Oxford University is today remembering one of its most celebrated former students, Professor Stephen Hawking, who has died aged 76.
The world-renowned theoretical physicist completed his undergraduate degree at University College, Oxford between 1959 and 1962, obtaining first-class honours.
He became regarded as one of the world's most brilliant scientists, forging a hugely successful academic career at the University of Cambridge while seeking to communicate his ideas to a wider audience through books, lectures and television appearances. He achieved this after being diagnosed with motor neurone disease at the age of 21.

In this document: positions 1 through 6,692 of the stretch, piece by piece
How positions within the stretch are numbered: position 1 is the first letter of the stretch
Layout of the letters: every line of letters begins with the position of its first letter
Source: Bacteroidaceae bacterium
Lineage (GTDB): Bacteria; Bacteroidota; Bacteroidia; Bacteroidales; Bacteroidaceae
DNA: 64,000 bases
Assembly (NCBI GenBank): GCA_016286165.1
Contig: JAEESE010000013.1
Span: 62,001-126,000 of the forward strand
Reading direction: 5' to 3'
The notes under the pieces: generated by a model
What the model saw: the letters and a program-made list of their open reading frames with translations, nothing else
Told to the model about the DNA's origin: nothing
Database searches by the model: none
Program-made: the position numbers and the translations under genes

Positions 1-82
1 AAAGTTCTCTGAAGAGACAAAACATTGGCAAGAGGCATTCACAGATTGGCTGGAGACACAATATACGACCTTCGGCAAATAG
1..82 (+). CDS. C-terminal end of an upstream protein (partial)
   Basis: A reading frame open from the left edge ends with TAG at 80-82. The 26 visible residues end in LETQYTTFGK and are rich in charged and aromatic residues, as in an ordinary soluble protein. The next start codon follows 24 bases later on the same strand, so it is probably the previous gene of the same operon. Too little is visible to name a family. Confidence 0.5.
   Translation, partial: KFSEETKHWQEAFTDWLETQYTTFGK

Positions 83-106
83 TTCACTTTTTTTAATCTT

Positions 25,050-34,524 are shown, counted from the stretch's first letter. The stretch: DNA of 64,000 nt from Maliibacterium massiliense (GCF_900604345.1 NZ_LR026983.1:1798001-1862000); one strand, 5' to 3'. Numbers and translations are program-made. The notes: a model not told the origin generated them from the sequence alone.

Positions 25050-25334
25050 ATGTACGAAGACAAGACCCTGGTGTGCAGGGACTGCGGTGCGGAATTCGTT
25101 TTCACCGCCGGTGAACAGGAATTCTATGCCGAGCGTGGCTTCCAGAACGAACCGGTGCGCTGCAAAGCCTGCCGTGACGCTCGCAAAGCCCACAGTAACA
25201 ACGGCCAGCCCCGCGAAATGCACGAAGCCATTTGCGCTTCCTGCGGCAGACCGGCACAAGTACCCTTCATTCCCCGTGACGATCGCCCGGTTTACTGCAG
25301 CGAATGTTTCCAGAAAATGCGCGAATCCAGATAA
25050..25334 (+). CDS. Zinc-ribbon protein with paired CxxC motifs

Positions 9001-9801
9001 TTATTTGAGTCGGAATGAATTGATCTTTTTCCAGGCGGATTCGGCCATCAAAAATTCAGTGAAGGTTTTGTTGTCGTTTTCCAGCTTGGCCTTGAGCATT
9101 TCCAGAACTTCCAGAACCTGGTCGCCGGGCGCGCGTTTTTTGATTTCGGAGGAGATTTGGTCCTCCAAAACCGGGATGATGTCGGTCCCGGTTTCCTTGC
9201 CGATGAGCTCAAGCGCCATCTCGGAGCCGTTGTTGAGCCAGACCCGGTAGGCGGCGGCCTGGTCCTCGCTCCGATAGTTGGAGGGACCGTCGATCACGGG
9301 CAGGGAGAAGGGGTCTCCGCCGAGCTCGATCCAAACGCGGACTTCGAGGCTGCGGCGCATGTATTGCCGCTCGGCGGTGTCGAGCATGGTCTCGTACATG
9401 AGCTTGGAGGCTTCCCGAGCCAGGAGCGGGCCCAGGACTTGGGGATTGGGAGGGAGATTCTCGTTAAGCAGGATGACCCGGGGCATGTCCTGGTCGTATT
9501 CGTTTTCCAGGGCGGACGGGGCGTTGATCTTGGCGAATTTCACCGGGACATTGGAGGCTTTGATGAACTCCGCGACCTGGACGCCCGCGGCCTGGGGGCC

Writing in The Guardian, Professor Hawking's long-time collaborator and friend Sir Roger Penrose, of Oxford's Mathematical Institute, said: 'He was extremely highly regarded, in view of his many greatly impressive, sometimes revolutionary, contributions to the understanding of the physics and the geometry of the universe.'
Together, Professor Hawking and Sir Roger famously showed that Einstein's General Theory of Relativity implied space and time would have a beginning in the Big Bang and an end in black holes.
Last year, Professor Hawking returned to Oxford to give the inaugural address for the Oxford Mathematical Institute's Roger Penrose public lecture series, on the subject of black holes. Sir Roger described it as a 'huge pleasure and great honour' to be able to welcome Professor Hawking to Oxford to give the lecture.